No Joke: Joker Sets New Records and Revitalizes the DC Extended Universe

Warner Bros.’ Joker has rewritten the record books for R-rated releases, opening to $96.2 million in October, a record for the fourth quarter and the fourth-highest debut overall. Even more impressive are the legs it has displayed. In late October, it surpassed previous record-holder Deadpool to become the highest-grossing R-rated film of all time, going by worldwide grosses.

The film was a social media favorite leading up to its release, which was somewhat surprising given its dark subject matter and the fact that for the first time in five theatrical appearances the character was given a solo movie without any other heroes or villains present. It charted in the weekly top 5 of Twitter, Facebook and Instagram numerous times in the months leading up to its release, using not only its trailers but its film festival buzz and word of mouth to drive interest, a unique marketing approach for a major comic book adaptation. Warner knew they were onto something with the critical praise it received. A clever marketing push was justified when Joker earned the title of highest-grossing R-rated film worldwide. (Domestically, that record still belongs to Mel Gibson’s The Passion of the Christ, with Joker sitting at the number seven spot.)

Deadpool was the first property to demonstrate that an R rating for a comic book adaptation didn’t pose a box office liability; on the contrary, it used the rating to its advantage, presenting aspects of its main character that might not have been otherwise depicted within a PG-13 rating. Deadpool and its sequel occupied the top two spots in the all-time R-rated film category before Joker’s ascendence. In addition, Jokeris not a high-octane, comedy-infused action film like those in the Deadpool franchise, but rather an exceptionally dark, cerebral, disturbing take on a familiar character that we have never seen before. Unlike Deadpool, Joker has few redeeming or endearing qualities; he’s the kind of main protagonist usually reserved for limited-release art house films. That is what made the movie’s huge success even more surprising and improbable. 

Last year, the Sony-released Marvel adaptation of Venom also showcased a popular comic villain (though it was rated PG-13) and openedon the exact same Friday, setting the October opening weekend record that Jokerrecently broke, with $80.3 million. Despite being panned by critics (it has a 29% rating on Rotten Tomatoes), the film was a huge success both domestically and internationally, raking in $213.5 million and $856 million, respectively. Joker simply managed to be a better film all-round and then built on what Venom achieved in the same slot—a genius releasing move by Warner, especially considering it was using Marvel’s model to advance its own property, not something DC films have managed successfully in recent years.

While Joker is a stand-alone title, one has to bear in mind the mixed bag the DC Extended Universe (DCEU) has offered in recent times to fully understand its significance. Against the huge and continuing success of the Marvel Cinematic Universe (MCU), Warner Bros. has struggled to build a competing universe from the DC Comics properties it owns. Suicide Squad is particularly relevant, since Warner no doubt hoped it would successfully reintroduce the Joker as a character within the DCEU following Heath Ledger’s tragic, character-defining performance in The Dark Knight eight years earlier. The results were mixed, with critics panning the film, and especially Jared Leto’s take on the Joker, which all but quashed their initial plans of having a spin-off Joker franchise within the DCEU.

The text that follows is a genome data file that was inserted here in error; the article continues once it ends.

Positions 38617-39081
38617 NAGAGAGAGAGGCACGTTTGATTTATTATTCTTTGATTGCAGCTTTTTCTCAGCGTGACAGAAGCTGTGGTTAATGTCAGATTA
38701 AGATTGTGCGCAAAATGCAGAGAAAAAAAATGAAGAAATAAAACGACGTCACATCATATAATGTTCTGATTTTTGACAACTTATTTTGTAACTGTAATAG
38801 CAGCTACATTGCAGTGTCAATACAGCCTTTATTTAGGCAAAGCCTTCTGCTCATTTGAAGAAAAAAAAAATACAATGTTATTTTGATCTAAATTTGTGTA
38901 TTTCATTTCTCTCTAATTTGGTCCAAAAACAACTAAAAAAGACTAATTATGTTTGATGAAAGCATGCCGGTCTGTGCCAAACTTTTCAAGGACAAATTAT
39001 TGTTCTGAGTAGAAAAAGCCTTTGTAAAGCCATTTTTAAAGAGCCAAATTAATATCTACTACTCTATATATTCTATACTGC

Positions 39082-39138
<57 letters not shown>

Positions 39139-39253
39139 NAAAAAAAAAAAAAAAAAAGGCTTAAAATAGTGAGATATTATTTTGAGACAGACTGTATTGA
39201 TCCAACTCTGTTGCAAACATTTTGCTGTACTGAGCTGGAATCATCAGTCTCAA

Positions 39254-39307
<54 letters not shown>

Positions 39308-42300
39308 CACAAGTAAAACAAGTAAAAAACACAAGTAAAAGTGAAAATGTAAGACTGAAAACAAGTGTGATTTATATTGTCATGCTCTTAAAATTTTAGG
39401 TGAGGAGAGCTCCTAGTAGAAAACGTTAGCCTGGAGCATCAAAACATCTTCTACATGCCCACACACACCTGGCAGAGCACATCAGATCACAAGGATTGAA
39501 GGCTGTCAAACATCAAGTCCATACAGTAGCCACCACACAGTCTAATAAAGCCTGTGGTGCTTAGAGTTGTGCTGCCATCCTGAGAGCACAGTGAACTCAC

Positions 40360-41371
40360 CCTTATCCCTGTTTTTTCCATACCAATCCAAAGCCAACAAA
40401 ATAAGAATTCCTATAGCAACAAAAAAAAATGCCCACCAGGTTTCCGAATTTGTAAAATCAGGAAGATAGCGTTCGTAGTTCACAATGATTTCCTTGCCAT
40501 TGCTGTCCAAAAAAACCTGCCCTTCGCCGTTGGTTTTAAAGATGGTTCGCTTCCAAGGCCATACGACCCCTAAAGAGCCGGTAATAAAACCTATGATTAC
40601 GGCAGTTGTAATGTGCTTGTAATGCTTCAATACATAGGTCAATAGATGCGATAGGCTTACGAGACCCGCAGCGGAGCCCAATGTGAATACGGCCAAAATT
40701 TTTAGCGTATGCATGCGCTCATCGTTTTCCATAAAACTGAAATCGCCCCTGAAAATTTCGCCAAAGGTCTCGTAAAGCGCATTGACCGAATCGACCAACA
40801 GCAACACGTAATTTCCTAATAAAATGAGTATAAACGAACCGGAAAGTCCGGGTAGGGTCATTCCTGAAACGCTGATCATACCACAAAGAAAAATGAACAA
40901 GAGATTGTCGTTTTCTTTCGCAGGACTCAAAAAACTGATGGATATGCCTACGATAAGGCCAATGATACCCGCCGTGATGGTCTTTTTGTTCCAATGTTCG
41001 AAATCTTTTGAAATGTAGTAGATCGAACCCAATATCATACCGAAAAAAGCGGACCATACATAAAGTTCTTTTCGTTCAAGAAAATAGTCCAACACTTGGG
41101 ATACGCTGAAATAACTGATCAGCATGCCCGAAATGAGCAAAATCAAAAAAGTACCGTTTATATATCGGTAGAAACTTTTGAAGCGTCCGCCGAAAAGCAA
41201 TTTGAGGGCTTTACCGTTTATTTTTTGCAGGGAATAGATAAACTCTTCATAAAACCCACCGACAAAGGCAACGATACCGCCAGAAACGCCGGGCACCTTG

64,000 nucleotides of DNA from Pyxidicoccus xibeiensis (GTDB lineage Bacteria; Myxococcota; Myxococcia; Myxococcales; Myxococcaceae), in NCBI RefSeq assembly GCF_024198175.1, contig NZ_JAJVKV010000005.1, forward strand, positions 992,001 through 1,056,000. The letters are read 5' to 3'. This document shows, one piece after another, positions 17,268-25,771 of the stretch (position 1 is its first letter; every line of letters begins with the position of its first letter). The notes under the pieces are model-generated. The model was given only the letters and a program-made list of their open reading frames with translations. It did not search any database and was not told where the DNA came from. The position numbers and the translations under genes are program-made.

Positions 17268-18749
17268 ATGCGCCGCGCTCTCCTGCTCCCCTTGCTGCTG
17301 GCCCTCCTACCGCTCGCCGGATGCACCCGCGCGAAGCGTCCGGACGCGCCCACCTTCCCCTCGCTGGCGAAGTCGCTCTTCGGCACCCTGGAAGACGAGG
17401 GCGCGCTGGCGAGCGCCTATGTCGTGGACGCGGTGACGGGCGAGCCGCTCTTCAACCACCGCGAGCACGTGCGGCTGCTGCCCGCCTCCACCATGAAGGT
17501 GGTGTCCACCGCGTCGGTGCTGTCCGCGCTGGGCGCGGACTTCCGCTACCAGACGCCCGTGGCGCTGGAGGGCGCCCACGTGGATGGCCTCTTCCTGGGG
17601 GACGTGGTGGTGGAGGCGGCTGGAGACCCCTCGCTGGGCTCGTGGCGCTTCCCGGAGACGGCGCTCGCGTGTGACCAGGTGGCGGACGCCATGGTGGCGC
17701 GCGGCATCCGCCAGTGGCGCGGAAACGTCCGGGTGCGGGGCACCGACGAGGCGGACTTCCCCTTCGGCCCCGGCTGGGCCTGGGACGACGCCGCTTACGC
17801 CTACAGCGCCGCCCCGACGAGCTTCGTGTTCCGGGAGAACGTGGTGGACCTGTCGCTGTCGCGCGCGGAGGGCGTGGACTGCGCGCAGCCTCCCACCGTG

There have indeed been bright spots in the DCEU, namely Wonder Woman, Aquaman, and Shazam!, but when Justice League, positioned as the studio’s answer to Avengers, severely underperformed (it reportedly lost the studio up to $60 million), it was clear that a different direction needed to be taken. The decision was made to focus more on stand-alone, cost-effective films, which is where the studio had seen success in prior recent adaptations.

Now that the stage is set, we arrive at Joker,which had a lot of possible strikes against it going into release. Jack Nicholson’s and Heath Ledger’s portrayals of the Joker were genre-defining movie bad guys, transcending the comic book persona. Theirs were big shoes to fill indeed. When Leto’s interpretation of the character—understandably hyped, since he is a talented, Oscar-winning actor—landed with a whimper, many thought Joaquin Phoenix didn’t have a chance to craft something exceptional and comparable to what had come before. But the accolades, award-season buzz, and the likely spawning of an entirely new series of comic book adaptations have quieted any doubters.

There is no parallel for Joker in the world of Marvel adaptations, and Warner apparently has realized that their advantage lies not in mimicking the MCU but in making cost-effective, boutique stand-alone adaptations uniquely suited to the strengths of the individual characters. This is their road map to success, which could ultimately see them reemerge as a viable challenger to Disney for box office superiority as the MCU looks to enter a new and uncertain phase and Star Wars wraps up its storied saga.

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